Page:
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Jean Auguste Dominique Ingres (1780 - 1867)  Napoleon I on his Imperial Throne  Oil on canvas, 1806  259 cm × 162 cm (102 in × 64 in)  Musée de l'Armée, Hôtel des Invalides, Paris, France
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Title: Napoleon I on his Throne
Jean Auguste Dominique Ingres (1780 - 1867)
Napoleon I on his Imperial Throne
Oil on canvas, 1806
259 cm × 162 cm (102 in × 64 in)
Musée de l'Armée, Hôtel des Invalides, Paris, France

Napoleon I on his Imperial Throne is an 1806 portrait of Napoleon I of France in his coronation costume, painted by the French painter Ingres.
It shows Napoleon as emperor, in the costume he wore for his coronation, seated on a circular-backed throne with armrests adorned with ivory balls. In his right hand he holds the sceptre of Charlemagne and in his left the hand of justice. On his head is a golden laurel-wreath. He also wears an ermine hood under the great collar of the Légion d'honneur, a gold-embroidered satin tunic and an ermine-lined purple velvet cloak decorated with gold bees. The coronation sword is in its scabbard and held up by a silk scarf. The subject wears white shoes embroidered in gold and resting on a cushion. The carpet under the throne displays an imperial eagle. The signature INGRES P xit is in the bottom left, and ANNO 1806 in the bottom right.
It was exhibited as work number 272 at the 1806 Paris Salon as His Majesty the Emperor on his throne, when it was recorded as being owned by the Corps législatif. At the same salon Robert Lefèvre exhibited his Portrait of Napoleon in his coronation costume. In 1815 Ingres's painting was transferred to the Louvre Museum, it was first inventoried as MR 2069 and is now known as INV. 5420. In 1832 the comte de Forbin had it put on display in the Hotel des Invalides, at first in the chapel then from 1860 in the library. It is now on show in the Musée de l'Armée.

At the top right of the painting (and much more visibly on the preparatory drawing), cut off halway across its width, can be seen a shield with the arms of the Papal States, Este, Lombardy, Venice and Savoy, all surmounted with the crown of Italy. From this Sébastien Allard hypothesizes that the painting was commissioned by an Italian institution to show Napoleon as king of Italy not as emperor, but, due to its innovative iconography, the original commissioners refused it and that was why it was acquired by the Corps législatif.
This portrait's frontality refers to the colossal Statue of Zeus at Olympia by Phidias, whose pose served as the model not only for many representations of sovereigns but also for Christian iconography. Ingres himself also used this pose for his Jupiter and Thetis. The musée de Montauban has a chalice with an image after a Byzantine panel showing the seated emperor, which may have been Ingres' direct model.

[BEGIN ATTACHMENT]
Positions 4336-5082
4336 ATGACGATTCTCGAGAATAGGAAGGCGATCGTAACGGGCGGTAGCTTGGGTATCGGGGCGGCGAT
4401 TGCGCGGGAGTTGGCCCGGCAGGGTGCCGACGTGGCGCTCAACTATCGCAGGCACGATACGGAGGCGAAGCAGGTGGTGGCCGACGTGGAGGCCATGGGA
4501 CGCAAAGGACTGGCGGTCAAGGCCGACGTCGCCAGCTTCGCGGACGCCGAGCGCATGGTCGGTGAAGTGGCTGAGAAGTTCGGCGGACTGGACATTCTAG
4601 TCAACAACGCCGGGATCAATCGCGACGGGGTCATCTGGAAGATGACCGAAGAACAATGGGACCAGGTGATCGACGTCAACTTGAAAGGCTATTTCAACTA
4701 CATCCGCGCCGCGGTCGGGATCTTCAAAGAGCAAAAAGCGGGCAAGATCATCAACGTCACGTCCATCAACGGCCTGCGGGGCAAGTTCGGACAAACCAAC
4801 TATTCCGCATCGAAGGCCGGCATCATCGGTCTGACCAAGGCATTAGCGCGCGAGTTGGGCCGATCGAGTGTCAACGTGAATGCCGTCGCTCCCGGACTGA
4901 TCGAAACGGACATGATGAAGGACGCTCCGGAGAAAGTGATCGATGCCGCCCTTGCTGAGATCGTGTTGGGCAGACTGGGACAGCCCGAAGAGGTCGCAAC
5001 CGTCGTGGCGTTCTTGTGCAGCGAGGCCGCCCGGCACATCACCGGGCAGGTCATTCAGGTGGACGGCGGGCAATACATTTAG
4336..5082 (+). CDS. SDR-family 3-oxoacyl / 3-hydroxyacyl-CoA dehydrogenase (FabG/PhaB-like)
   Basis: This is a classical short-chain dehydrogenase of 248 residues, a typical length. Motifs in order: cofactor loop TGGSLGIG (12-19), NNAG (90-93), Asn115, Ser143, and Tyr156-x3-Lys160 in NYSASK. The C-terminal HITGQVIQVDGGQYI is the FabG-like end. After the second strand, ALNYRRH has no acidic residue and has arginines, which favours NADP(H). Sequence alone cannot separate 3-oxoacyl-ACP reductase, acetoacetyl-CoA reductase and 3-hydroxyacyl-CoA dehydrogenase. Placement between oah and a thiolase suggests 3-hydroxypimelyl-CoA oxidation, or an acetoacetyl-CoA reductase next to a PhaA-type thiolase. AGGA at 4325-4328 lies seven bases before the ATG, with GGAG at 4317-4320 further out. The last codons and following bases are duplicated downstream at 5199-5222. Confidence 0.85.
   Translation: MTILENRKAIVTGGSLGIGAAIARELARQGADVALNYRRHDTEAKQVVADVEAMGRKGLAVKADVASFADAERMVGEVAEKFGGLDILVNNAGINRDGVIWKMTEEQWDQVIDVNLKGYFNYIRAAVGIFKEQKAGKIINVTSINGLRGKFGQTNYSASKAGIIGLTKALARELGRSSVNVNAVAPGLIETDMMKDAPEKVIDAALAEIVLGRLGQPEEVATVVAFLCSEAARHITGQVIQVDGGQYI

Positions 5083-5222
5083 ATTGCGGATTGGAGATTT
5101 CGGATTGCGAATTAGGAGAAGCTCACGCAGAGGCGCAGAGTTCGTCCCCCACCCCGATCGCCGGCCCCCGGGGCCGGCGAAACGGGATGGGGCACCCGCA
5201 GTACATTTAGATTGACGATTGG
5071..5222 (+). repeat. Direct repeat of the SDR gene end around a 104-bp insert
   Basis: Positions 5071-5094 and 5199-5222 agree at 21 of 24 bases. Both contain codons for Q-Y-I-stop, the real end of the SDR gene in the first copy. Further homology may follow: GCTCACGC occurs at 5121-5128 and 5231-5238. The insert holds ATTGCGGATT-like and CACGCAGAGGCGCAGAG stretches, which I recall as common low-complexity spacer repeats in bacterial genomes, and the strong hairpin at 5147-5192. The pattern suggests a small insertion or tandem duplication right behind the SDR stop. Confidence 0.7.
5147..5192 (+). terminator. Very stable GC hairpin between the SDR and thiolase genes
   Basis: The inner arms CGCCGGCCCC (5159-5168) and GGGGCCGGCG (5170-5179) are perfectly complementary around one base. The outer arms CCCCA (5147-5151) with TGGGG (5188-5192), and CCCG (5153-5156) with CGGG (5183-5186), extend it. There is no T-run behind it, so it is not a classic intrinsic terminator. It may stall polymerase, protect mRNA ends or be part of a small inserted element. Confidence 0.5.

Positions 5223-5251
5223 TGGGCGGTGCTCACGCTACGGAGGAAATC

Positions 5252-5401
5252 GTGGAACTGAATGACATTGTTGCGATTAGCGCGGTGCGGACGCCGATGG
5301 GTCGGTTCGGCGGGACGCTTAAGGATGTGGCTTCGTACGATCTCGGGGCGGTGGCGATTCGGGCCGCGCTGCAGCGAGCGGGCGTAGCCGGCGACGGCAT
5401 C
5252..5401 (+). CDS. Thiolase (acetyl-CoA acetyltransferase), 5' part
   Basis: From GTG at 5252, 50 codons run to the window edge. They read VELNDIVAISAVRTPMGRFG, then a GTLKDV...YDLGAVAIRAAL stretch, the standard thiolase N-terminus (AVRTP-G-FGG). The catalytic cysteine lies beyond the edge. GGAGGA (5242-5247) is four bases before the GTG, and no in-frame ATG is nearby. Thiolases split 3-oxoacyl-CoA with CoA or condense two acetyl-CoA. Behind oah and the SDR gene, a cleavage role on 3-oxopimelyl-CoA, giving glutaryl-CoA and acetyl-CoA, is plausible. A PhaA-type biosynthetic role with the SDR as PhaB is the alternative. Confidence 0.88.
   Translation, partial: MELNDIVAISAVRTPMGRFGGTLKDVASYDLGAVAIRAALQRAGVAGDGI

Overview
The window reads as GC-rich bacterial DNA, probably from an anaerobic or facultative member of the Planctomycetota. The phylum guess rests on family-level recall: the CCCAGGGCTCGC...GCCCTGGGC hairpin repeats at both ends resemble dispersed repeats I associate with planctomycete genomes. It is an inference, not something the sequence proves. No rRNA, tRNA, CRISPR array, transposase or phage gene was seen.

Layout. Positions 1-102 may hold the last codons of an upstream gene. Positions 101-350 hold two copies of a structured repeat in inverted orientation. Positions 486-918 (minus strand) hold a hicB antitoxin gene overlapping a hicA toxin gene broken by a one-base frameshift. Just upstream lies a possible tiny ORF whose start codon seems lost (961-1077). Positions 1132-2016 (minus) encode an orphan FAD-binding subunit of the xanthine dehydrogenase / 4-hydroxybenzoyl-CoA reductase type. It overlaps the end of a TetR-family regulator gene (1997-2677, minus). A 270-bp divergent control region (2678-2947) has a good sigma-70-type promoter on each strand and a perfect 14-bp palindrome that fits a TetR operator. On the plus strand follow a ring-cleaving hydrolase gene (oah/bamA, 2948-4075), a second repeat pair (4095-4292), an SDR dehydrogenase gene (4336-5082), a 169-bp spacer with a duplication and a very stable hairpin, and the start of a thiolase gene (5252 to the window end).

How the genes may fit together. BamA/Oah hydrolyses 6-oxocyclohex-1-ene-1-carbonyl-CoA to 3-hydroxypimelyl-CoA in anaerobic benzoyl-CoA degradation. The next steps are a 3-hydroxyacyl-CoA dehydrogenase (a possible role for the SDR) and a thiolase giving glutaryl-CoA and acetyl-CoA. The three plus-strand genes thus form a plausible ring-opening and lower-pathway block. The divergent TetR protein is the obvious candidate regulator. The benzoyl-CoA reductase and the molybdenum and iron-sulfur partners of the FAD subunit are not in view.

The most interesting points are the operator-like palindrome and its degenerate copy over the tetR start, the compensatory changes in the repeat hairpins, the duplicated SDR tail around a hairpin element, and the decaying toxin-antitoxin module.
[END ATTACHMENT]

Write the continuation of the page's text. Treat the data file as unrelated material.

At the Salon, it produced a disturbing impression on the public, due not only to Ingres's stylistic idiosyncrasies but also to his adoption of Carolingian imagery in representing Napoleon. David (who finished his own The Coronation of Napoleon the following year) delivered a severe judgement, and the critics were uniformly hostile, finding fault with the strange discordances of colour, the want of sculptural relief, the chilly precision of contour, and the self-consciously archaic quality. As shown above, Chaussard (Le Pausanias Français, 1806) condemned Ingres's style as gothic (the troubadour style was beginning at this time). As art historian Marjorie Cohn has written: "At the time, art history as a scholarly enquiry was brand new. Artists and critics outdid each other in their attempts to identify, interpret, and exploit what they were just beginning to perceive as historical stylistic developments." The Louvre, newly filled with booty seized by Napoleon in his campaigns in Belgium, Holland, and Italy, provided French artists of the early nineteenth century with an unprecedented opportunity to study, compare, and copy masterworks from antiquity and from the entire history of European painting. From the beginning of his career, Ingres freely borrowed from earlier art, adopting the historical style appropriate to his subject, leading critics to charge him with plundering the past.

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Jean Auguste Dominique Ingres (1780 - 1867)  Napoleon I on his Imperial Throne  Oil on canvas, 1806  259 cm × 162 cm (102 in × 64 in)  Musée de l'Armée, Hôtel des Invalides, Paris, FranceJean Auguste Dominique Ingres (1780 - 1867)  Grande Odalisque (Une Odalisque or La Grande Odalisque)  Oil on canvas, 1814  108 cm × 108 cm (43 in × 43 in)  Louvre, Paris, FranceJean Auguste Dominique Ingres (1780 - 1867)  Henri IV playing with his children  Oil on canvas, 1818  71 cm ? 71 cm (28 in ? 28 in)  Cambridge, Fogg Art Museum, Massachusetts, USA
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